Corporate groups are a prominent feature of today’s commercial world, with the vast majority of such groups in Australia being wholly owned. Within Australia, the majority of laws regulating corporate groups are reflective of, or are premised upon, the entity approach. Based on the entity principle, Australian corporate law considers each company within the corporate group to be a separate legal entity, concentrates on the particular issues that face each individual company in the group and, in the main, requires directors to act in the best interests of the particular company to which they have been appointed. The application of the corporate form, specifically legal separation and accompanying limited liability of corporate group members, where the group is managed and controlled as a single enterprise, however, encourages opportunistic activity by debtors. Furthermore, the greater separation of ownership and control within a corporate group gives rise to additional conflicts of interest which do not arise within a single independent company and are not addressed by the current creditor protections under the Corporations Act 2001 (Cth).
Within the group, controlling shareholders or directors may pursue risky projects utilising intra-group financing to enable assets to be siphoned from, or additional liabilities to be incurred by, a group member knowing that creditors will bear the costs if these projects fail. Lack of adequate accounting records within the group may allow the commingling of assets so that the undercapitalisation of member companies is disguised. Creditors, unable to distinguish between the assets and liabilities of each corporate group member may inaccurately perceive, and thus price, the riskiness of contracting with the corporate group member incurring losses when such risk manifests.
Although creditors are generally left to self-protect against the risk of non - or partial payment, the Australian corporate law regime does provide a number of ex ante and ex post creditor protections. This thesis argues that the majority of conventional creditor protections only apply ex post, when the debtor company is or nears insolvency such that such protections neither actively prevent debtor opportunism within the group nor provide an early warning system of debtor opportunism directly to creditors.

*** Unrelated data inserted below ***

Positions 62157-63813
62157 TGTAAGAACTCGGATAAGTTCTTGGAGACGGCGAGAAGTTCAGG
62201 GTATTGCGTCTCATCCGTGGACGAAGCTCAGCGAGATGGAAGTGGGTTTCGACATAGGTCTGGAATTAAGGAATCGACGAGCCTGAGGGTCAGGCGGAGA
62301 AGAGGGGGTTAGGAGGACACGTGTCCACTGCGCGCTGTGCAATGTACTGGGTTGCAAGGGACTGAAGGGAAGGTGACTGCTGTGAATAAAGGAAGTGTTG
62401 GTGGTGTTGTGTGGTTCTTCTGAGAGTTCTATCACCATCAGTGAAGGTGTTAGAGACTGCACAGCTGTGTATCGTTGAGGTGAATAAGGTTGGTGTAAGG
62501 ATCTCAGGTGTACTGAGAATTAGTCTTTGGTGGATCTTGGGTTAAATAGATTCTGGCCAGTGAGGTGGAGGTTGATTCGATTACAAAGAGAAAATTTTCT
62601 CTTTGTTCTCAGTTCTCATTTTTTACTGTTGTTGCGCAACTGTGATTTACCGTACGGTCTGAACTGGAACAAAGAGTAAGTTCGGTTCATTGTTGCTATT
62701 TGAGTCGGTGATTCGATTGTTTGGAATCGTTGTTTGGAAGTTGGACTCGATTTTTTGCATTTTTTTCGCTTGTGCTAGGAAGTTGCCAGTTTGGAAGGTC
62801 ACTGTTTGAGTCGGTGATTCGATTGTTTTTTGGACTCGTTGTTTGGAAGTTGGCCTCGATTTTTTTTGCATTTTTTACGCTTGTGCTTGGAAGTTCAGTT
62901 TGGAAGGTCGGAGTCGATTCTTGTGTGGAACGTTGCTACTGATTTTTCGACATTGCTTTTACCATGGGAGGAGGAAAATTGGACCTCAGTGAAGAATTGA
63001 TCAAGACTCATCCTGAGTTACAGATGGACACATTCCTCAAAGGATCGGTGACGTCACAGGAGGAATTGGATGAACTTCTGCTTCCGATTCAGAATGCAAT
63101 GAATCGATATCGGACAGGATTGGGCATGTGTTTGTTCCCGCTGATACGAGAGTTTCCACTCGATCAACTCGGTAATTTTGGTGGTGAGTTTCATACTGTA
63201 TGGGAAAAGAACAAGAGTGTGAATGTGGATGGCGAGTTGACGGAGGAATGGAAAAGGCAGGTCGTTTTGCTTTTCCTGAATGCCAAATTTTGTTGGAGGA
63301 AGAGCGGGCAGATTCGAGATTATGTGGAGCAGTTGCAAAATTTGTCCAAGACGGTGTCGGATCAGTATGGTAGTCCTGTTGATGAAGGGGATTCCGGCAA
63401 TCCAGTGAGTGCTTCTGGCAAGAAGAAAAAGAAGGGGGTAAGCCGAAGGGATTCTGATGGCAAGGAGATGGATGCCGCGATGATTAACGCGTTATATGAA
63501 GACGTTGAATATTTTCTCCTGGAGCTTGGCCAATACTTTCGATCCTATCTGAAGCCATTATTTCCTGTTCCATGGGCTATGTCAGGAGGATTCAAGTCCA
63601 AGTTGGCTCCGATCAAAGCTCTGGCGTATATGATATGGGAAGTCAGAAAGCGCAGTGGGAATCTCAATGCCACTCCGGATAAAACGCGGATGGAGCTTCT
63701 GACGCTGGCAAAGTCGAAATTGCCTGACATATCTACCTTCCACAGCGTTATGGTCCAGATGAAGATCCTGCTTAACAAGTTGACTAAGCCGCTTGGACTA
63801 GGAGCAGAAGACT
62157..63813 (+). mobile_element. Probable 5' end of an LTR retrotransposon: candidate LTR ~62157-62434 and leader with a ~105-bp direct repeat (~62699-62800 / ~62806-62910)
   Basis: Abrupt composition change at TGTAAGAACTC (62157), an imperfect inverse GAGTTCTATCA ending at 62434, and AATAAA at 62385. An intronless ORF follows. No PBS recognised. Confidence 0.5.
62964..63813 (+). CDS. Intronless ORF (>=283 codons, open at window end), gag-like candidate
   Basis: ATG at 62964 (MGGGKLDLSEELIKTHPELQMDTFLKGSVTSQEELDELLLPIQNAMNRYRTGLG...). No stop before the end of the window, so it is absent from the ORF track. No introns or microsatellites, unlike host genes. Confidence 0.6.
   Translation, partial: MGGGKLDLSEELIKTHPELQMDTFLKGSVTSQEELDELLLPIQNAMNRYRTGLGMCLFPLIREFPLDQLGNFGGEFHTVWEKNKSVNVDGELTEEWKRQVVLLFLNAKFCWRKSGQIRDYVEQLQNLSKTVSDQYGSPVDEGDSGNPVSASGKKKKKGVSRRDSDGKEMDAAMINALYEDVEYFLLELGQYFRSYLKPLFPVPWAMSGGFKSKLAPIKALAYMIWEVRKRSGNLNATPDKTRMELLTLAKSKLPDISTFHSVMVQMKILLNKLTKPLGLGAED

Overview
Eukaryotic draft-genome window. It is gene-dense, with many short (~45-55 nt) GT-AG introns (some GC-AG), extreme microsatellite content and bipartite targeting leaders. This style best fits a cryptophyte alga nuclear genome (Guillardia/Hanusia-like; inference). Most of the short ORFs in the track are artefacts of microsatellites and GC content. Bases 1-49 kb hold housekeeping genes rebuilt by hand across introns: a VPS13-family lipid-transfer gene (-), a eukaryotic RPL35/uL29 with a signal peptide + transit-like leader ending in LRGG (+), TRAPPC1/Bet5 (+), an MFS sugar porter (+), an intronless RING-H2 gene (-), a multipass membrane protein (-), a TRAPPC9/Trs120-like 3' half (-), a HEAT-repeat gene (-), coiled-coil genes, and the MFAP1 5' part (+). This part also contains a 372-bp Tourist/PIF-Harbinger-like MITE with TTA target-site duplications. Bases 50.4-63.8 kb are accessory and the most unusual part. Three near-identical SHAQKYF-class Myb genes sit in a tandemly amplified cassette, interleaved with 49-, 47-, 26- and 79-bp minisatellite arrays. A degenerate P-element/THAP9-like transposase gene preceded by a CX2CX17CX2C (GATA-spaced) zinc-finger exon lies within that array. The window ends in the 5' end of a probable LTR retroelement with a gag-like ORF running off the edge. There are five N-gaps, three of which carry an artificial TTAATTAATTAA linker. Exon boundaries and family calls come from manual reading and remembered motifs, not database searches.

This failure to identify or prevent debtor opportunism is exacerbated in those corporate groups where there may be an accepted pattern of behaviour to continue to run a member company at a deficit for the benefit of the wider group. Transactions which ultimately 3 contribute to the insolvency of the member company remain unchecked and creditors are overlooked, until the insolvency of the member is assured.
The conclusion drawn from this analysis is that the present regulation of corporate groups encourages debtor opportunism within the group and contributes to the creditors’ inaccurate identification and pricing of the risks of transacting with a corporate group member.
As a means of overcoming the limitations of existing creditor protections, the thesis argues for the adoption of enterprise liability whereby corporate group members would be liable for the unsecured debts of other corporate group members, within those groups managed and operated as a single enterprise.
It is suggested that the level of debtor opportunism within such corporate groups would be reduced as enterprise liability would:
• protect against phoenix activity;
• deter group shareholders from establishing undercapitalised subsidiaries;
• create an incentive for earlier identification of transactions detrimental to creditors; and
• make asset-shifting intra-group transfers or financing arrangements to defeat creditors’ claims redundant.
The adoption of enterprise liability for those corporate groups operated and managed as a single enterprise may cause the cost of capital for such group members to rise. However, despite the possible negative impact on investment, it is argued that the adoption of enterprise liability is an efficient means of protection to creditors:
• it operates ex ante and thus would more effectively deter debtor opportunism;
• its implementation is restricted to those groups run as single enterprises;
• it can be adapted easily into the existing corporate law regime;
• it does not disturb the corporate group members’ separate legal entity status and it is reflective of the manner in which such groups are managed and operated.